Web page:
Let’s say you have Sales Orders data for a sports equipment manufacturer and you want to plot the Revenue and Gross Margins on a scatter plot. However, you also have a ProductLine column that contains information about the product category and you want to distinguish the x,y points by the ProductLine.
We can do so using the
pch argument of the
> plot(x, y, pch=as.integer(f))
By specifying this option, the plot will use a different plotting symbol for each point based on its group (f).
We have created a sample dataset for this lesson which contains Sales, Gross Margin, ProductLine and some more factor columns. You can download this dataset from the Lesson Resources section. As always, we will first load the dataset into an R dataframe.
> setwd("C:/r-programming/data") > getwd() > sales<-read.csv("Sales_Products.csv")
Before plotting the graph, it’s a good idea to learn more about the data by using the
We are interested in three columns from this dataset:
- Revenue: The total revenue from each order. We will plot this on x-axis.
- Gross Margin: The gross margin from each order. We will plot this on y-axis.
- ProductLine: The product category. We will group the data by ProductLine.
We can now draw the scatter plot using the following command:
The result is displayed below. You can clearly see the points with different symbols according to their group.
Notice that R has converted the y-axis scale values to scientific notation. We can correct this by changing the option
scipen to a higher value. This controls which numbers are printed in scientific notation.
> options("scipen" = 10) > options()$scipen  10
If you plot the chart again, the numbers would display correctly.
Add a Legend
Now that we have different symbols being used for different groups, we can make the graph even more convenient by adding a legend to it. We can do so by calling the
legend function after the plot function.
legend(x, y=NULL, legend, …)
x, y are the coordinates for the legend box. There are two ways to specify x: 1) Specify the position by using “topleft”, “topright”, etc. 2) Use an x-coordinate for the top-left corner of the legend. If you choose option 1 for specifying x, then y can be skipped. Alternatively you need to specify the y-coordinate for the top-left corner of the legend.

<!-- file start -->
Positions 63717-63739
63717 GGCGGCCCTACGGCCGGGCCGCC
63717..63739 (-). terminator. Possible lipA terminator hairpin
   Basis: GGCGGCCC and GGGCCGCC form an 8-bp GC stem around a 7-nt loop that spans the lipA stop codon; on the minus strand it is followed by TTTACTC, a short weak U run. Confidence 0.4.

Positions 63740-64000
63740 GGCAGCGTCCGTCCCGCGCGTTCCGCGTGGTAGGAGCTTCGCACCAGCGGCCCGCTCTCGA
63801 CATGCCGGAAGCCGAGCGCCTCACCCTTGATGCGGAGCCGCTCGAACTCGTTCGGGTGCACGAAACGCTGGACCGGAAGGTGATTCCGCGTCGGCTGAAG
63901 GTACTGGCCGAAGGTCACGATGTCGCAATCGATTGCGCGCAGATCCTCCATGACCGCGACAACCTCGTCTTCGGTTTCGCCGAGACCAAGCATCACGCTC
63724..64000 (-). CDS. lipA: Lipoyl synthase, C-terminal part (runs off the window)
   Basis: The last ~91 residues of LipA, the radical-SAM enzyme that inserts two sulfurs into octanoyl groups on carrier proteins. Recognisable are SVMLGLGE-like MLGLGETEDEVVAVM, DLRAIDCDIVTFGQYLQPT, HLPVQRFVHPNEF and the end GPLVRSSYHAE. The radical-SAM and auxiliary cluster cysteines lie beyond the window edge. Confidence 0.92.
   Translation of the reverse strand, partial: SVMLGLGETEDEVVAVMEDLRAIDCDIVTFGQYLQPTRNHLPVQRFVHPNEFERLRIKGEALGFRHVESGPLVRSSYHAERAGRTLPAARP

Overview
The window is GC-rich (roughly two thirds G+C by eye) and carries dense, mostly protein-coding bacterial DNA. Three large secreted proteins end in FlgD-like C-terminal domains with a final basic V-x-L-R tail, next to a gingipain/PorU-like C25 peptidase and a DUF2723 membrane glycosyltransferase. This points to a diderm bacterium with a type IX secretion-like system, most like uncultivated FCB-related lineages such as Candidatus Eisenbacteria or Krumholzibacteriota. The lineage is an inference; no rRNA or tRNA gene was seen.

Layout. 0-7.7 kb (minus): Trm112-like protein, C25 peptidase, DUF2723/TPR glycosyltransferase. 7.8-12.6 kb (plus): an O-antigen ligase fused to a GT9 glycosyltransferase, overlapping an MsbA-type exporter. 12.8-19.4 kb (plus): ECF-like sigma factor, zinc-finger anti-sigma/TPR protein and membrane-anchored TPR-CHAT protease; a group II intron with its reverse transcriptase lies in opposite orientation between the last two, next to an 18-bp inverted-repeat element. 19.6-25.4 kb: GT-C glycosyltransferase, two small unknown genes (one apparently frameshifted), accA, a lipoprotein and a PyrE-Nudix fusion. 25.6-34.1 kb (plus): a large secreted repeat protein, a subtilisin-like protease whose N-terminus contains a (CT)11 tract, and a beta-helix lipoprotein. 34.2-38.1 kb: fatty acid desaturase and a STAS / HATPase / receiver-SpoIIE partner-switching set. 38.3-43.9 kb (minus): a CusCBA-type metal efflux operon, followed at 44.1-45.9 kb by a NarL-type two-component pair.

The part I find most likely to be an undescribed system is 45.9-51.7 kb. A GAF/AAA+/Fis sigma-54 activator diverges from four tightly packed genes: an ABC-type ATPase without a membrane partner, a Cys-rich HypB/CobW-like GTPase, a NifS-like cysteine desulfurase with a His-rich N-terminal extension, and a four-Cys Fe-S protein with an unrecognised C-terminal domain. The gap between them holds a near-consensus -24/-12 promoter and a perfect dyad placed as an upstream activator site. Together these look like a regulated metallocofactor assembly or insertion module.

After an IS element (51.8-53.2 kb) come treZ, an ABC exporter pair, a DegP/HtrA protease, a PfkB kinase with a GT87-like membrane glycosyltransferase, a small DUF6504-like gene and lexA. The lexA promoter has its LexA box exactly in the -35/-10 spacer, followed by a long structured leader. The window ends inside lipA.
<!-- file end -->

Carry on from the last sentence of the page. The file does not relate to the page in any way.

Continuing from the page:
The third argument “legend” is a vector of the character strings to appear in the legend.
You also need to specify a fourth argument that varies depending on what you’re labeling. You can create legends for points, lines, and colors. In our case, we are creating legend for points, so we will provide the forth argument
pch which is also a vector indicating that we are labeling the points by their type.
> legend("topleft", c("Camping Equipment","Golf Equipment","Mountaineering Equipment", "Outdoor Protection", "Personal Accessories"), pch=1:5)
The graph will now look as follows:
The legend function can also create legends for colors, fills, and line widths.The
legend() function takes many arguments and you can learn more about it using help by typing
- Download and load the
Sales_Productsdataset in your R environment
- Use the
summary()function to explore the data
- Create a scatter plot for Sales and Gross Margin and group the points by
- Add a legend to the scatter plot
- Add different colors to the points based on their group. (Hint: Use the
colargument in the